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I’ve bought a number of valuable items from Brighton, including a belt and a watch with the darling heart symbol. Their products are not cheap; in fact I would say they border on expensive. But with a “lifetime warranty,” so they say, why not buy their products? I can give you at least one reason: they really don’t mean your lifetime, they mean their lifetime.

My belt is worn and I need to replace the band on my watch, so I contacted the company. They guarantee that their products will last and promise to repair them, so this should have been no problem.

But the company said my watch and belt had been discontinued. It could not be repaired.

What happened to the life-time warranty? I don’t remember seeing any disclaimer. I might just as well buy junk or “look alike” Brighton, and discard it when it looks bad. This way I can afford to buy a new one.

Contrast this to a Louis Vuitton satchel I purchase from Bloomingdale’s 20 years ago. It has been repaired so many times I’m embarrassed to send it back. I wasn’t looking for it to be done free; I just wanted it done. I believe the bag cost $250 but I never thought they would continue to repair it. Now that’s a warranty!

Other companies don’t seem to even think about what they’re promising. An offer at a local dry cleaner got me to walk in the door – but their customer service had me walking right back out. Customer service begins when you keep your promises.  (Check out this article on customer service.)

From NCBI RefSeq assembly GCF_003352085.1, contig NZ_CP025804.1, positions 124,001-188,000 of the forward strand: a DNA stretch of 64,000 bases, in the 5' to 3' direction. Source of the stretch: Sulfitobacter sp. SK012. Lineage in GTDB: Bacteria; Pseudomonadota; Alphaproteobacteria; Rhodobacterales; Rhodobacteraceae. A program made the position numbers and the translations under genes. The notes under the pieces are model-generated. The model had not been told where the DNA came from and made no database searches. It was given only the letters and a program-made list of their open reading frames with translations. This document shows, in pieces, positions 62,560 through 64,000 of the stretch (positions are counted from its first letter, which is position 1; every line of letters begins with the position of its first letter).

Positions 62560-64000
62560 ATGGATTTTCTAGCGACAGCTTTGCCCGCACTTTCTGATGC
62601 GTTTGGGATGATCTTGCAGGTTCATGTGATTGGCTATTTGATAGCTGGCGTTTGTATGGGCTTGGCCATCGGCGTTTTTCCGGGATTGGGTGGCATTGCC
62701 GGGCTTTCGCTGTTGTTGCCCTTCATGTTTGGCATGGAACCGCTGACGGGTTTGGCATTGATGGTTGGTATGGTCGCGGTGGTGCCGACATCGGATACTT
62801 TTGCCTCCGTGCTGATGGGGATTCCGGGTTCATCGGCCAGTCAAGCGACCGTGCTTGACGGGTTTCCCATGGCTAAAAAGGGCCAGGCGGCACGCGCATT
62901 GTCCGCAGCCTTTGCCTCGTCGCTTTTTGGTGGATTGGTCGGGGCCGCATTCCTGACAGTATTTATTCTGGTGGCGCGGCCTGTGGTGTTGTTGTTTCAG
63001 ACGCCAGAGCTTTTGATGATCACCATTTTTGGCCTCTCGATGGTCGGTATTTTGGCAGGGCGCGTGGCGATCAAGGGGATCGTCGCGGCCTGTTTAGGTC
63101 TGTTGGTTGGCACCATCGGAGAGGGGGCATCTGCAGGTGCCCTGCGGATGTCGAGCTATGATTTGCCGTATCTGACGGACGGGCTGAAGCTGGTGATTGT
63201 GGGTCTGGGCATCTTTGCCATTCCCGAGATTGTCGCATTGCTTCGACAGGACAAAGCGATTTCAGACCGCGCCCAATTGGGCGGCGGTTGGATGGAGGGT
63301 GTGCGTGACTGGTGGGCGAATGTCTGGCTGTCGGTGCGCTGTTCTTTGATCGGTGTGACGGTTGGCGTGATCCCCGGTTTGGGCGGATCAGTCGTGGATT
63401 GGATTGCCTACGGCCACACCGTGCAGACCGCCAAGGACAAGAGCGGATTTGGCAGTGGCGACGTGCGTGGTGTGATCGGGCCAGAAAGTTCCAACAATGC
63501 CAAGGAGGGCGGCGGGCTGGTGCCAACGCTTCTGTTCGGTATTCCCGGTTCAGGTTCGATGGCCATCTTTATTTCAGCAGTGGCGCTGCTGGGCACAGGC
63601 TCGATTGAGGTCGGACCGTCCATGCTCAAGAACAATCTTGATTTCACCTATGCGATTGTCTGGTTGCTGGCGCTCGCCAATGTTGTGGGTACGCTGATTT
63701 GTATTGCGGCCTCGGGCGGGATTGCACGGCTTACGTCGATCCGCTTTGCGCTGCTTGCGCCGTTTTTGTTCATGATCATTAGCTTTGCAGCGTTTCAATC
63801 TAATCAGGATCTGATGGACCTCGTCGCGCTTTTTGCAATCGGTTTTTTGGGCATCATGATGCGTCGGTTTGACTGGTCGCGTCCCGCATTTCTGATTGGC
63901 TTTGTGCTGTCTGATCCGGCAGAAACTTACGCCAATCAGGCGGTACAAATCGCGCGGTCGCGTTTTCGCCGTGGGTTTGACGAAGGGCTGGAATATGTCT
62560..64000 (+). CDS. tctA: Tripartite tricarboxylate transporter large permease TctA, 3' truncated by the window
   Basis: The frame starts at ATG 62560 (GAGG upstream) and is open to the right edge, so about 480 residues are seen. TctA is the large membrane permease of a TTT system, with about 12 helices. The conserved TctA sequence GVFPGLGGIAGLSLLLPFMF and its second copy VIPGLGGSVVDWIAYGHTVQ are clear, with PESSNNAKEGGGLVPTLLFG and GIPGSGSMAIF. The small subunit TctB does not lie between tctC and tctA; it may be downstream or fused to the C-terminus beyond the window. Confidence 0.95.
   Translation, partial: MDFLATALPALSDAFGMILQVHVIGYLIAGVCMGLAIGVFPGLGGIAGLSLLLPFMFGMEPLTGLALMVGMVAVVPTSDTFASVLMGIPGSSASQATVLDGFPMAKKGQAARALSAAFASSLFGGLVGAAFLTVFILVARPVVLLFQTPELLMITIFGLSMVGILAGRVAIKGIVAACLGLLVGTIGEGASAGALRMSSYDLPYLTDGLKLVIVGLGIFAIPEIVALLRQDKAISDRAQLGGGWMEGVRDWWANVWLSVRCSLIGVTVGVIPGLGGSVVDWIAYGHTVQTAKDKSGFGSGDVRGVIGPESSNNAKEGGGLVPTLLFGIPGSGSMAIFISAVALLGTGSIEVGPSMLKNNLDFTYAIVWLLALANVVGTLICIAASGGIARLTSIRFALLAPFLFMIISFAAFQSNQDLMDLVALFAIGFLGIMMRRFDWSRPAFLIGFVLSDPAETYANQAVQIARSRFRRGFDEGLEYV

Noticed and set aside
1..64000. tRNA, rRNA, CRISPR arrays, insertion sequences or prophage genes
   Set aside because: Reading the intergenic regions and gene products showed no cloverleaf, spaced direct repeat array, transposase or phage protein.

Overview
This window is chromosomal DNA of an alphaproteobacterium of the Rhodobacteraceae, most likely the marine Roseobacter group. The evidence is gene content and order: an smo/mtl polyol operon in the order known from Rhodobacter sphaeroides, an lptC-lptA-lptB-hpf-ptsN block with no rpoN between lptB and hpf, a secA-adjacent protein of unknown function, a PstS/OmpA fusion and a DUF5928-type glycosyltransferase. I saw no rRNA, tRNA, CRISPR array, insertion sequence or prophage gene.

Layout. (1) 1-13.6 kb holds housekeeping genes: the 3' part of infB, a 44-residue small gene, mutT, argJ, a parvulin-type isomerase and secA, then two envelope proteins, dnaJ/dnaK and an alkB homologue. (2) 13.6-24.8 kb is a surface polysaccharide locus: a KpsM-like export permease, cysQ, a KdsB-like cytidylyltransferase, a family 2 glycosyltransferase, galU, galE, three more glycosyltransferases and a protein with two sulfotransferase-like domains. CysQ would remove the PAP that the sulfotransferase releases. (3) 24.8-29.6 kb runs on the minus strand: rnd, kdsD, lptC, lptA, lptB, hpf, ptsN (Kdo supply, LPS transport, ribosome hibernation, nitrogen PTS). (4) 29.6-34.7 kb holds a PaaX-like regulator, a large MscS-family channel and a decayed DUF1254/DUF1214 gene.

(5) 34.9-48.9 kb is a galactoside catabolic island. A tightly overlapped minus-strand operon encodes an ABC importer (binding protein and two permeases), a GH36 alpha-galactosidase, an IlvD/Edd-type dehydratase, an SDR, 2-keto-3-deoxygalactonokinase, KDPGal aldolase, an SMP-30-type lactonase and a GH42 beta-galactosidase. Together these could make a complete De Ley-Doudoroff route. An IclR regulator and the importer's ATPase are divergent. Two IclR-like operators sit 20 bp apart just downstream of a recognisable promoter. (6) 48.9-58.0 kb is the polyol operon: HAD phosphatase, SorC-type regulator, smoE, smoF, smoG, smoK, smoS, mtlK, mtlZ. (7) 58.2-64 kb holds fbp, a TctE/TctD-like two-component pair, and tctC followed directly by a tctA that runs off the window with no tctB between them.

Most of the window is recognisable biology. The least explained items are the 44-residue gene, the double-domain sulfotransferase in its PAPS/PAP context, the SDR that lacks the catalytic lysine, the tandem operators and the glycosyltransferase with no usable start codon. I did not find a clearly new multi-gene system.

Are you keeping your promises?

The sign in the window said: shirts washed and starched for ninety nine cents if you bring in a piece of dry cleaning. I thought it was a terrific idea so I took two items and drove 9 miles to give it a try. Keep in mind I have a dry cleaner 4 doors down from my house. After driving out of my way, I found out they won’t accept women’s shirts because they don’t fit the ironing machine. Is this my fault? The sign has been in the window for seven years. Am I the only one to complain?

What are your promises to your customers? Do you stand by your products, willing to repair them forever? You don’t have to offer free repairs, but what are you saying about your product if you abandon the customer who wants to keep using it? All I want is a guarantee that you’re going to be there to talk with me and give me guidance.

My car is a 1998 two-door Lexus with 198,000 miles. When I take it in, no one says it’s too old to be repaired. Is a car different? I think from now on I should ask, how long before you stop talking to me?

Customers don’t want everything for free. We just want to know that someone will stand behind their purchase and at least talk with them if there’s a problem.

Maybe I have unrealistic expectations. But before I buy something “pricey” with a lifetime warranty, I’m going to ask, “Whose lifetime?”

Lisbeth Calandrino has been providing customer service and sales solutions to businesses for the past twenty years. To have her train or speak at your business, contact her at Lcalandrino@nycap.rr.com or 518.495.5380.

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